• By Cliff Mail

Adding a Tesla Powerwall battery to a domestic solar system


Rod & Christine Brown of Kerikeri were early adopters of solar and after 7 year’s of running a 4.2 kWh solar panel installation they found that a good deal of the energy being produced was being fed back to the grid.

On sunnier days, particularly in summer, their solar array was generating as much as 26 kWh of power in a day. They do not even go close to using that amount of energy during the hours that it is produced. As a result, that surplus energy was being fed back into the grid generating a mere 8 cents per unit (kWh), well below the cost of importing power from the grid, which they had to do once the sun went down.

So they decided to again be early adopters and became one of the first owners of a Tesla Powerwall battery in N.Z making their purchase in November 2017. Since then, they have been happy to be feeding their surplus solar energy into the battery rather than into the grid.

The Powerwall has a capacity of 14 kWh and a maximum draw down of 5 kilowatts and it has already had a significant effect on their power costs.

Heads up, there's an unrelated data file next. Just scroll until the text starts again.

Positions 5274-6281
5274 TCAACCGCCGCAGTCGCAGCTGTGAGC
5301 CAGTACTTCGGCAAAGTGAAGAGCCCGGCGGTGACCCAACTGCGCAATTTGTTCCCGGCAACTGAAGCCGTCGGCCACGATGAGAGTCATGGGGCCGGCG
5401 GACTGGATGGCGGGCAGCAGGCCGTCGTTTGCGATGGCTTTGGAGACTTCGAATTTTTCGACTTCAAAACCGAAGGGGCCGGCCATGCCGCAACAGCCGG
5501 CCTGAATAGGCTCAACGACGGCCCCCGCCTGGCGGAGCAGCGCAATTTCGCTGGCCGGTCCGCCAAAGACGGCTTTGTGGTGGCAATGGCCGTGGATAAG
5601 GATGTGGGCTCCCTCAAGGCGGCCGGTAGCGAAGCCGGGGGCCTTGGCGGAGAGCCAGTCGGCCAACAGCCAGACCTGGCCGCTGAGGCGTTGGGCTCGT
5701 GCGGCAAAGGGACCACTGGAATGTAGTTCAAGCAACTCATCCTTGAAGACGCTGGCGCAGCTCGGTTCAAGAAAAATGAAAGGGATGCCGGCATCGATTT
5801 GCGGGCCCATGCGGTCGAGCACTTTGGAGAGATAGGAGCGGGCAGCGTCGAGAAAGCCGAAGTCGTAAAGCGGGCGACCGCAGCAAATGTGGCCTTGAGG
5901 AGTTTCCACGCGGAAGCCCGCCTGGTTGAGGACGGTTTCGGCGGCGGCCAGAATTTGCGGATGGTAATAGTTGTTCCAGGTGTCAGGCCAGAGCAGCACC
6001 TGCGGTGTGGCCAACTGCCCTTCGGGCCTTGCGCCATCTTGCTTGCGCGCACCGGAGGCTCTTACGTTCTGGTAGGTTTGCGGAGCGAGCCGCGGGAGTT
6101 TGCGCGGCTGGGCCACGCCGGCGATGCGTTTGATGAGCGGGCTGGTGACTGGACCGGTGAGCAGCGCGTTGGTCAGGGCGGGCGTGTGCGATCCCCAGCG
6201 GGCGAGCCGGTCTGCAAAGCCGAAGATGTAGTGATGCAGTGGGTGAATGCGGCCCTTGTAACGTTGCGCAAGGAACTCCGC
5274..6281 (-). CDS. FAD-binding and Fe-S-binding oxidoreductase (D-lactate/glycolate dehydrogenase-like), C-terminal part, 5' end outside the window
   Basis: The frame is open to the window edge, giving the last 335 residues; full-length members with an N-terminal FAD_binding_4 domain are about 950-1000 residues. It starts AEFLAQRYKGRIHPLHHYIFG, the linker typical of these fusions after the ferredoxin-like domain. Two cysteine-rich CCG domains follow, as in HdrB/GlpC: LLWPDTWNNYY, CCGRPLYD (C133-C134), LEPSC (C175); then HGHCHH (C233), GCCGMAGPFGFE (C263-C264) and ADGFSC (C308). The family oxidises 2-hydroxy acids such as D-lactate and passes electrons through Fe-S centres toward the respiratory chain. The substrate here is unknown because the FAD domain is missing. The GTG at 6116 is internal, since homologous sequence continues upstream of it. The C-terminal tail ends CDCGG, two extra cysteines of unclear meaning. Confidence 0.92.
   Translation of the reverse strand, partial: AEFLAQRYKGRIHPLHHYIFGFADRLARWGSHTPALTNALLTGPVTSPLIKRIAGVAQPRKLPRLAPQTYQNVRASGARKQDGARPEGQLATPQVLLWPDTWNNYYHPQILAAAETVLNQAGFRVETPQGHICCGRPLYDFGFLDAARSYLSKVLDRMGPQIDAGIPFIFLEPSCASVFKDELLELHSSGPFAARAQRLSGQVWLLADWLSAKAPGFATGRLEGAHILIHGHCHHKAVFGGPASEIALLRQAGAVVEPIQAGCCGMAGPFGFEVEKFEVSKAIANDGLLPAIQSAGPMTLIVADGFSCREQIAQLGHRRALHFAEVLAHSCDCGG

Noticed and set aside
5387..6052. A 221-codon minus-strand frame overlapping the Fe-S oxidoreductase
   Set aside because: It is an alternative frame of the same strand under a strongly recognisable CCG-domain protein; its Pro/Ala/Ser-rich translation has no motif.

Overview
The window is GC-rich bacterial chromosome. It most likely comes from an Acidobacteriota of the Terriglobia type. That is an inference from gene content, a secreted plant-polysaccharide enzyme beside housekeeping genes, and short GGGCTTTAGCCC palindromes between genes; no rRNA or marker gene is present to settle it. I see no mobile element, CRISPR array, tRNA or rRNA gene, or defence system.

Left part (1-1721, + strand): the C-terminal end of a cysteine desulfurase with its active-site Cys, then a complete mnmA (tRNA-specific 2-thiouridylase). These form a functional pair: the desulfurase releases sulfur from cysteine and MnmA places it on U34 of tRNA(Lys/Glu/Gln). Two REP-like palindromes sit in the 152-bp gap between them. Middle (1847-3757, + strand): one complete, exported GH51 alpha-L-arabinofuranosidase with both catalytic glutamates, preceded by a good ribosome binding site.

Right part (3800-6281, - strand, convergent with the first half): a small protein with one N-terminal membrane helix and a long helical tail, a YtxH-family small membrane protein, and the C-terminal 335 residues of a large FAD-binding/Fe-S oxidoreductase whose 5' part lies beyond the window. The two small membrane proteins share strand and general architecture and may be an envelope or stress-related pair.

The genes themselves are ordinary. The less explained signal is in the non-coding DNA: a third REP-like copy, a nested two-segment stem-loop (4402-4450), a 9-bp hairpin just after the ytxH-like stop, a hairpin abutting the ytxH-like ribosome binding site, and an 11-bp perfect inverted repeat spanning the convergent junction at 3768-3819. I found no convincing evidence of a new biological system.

Rod & Christine's household electricity usage

Since installing the Powerwall their drawdown of electricity from the grid has fallen dramatically. In the year ending March 31st 2018 their annual power bill was only $20.5 (including a $200 dividend from Top Energy).

The total energy drawn from the grid is greater than shown because the switch board has been split so that; the 5.5 kW ducted heat pump (their only form of heating), electric hot water boost for their solar water heating and the oven are not fed from the battery.

On this basis they find all normal household circuits are easily run off the battery. The maximum draw down with the toaster, kettle, lighting circuits, TV and use of the water pump is about 3kW - well within the capability of the battery and without requiring a compromise in their activities.

One important feature of the battery is security of supply. Since commissioning it in November 2017 there have been 21 power outages totalling 25 total back-up hours from the Tesla battery.

For Rod and Christine, it was an expensive purchase but security of supply and low or zero monthly energy costs were enough to convince them to make the switch.

With the price of batteries continuing to fall, the addition of storage capabilities to your solar system will become more enticing.

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